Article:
This experiment is concerned with the issue of functional equivalence of emitted (in response to ahsence of a stimulus) and evoked (in response to presentation of a stimulus) P300s. Subjects attempted to estimate a 600-msec time interval hy the method of reproduction. Subjects were informed whether the time interval was under- or overestimated and whether the estimation error magnitude was within a limit (“correct” estimate, positive feedback) or exceeded the limit (“incorrect,” negative feedback). This feedback was presented by means of either a single event or a combination of two events. Each event consisted of a pair of stimuli.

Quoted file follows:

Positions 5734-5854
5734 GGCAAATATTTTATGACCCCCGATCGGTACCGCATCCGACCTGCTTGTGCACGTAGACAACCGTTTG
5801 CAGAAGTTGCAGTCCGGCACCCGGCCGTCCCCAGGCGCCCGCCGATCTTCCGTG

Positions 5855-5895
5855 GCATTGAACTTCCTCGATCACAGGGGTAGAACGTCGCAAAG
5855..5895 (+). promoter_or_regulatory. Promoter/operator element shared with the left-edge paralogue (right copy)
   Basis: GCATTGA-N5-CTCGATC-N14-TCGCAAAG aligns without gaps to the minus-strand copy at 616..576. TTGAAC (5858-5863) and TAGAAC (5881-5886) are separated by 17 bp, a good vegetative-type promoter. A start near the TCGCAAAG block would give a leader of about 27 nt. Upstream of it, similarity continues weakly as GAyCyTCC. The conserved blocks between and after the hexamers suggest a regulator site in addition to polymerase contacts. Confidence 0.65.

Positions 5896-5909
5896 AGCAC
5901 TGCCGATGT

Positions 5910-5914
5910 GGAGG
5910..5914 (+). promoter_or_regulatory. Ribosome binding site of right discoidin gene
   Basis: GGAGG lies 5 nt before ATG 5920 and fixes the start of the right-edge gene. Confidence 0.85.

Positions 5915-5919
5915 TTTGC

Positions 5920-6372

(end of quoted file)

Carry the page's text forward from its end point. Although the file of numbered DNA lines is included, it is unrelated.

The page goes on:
Emitted, as well as evoked, early fronto-central and late parietal P3OOs were elicited by the feedback event regardless of whether positive or negative feedback was delivered, and regardless of whether feedback was delivered by a single event or by the combination of two events. In addition, what appears to be a positive Slow Wave was found following the first stimulus ofthe feedback event when this stimulus was low intensity indicating an underestimation. The other condition (high intensity, overestimation) was followed by a CNV. Since these slow wave findings were serendipitous, counterbalancing was not available to determine whether intensity (low vs high) or information (underestimation vs overestimation) was responsible for the difference.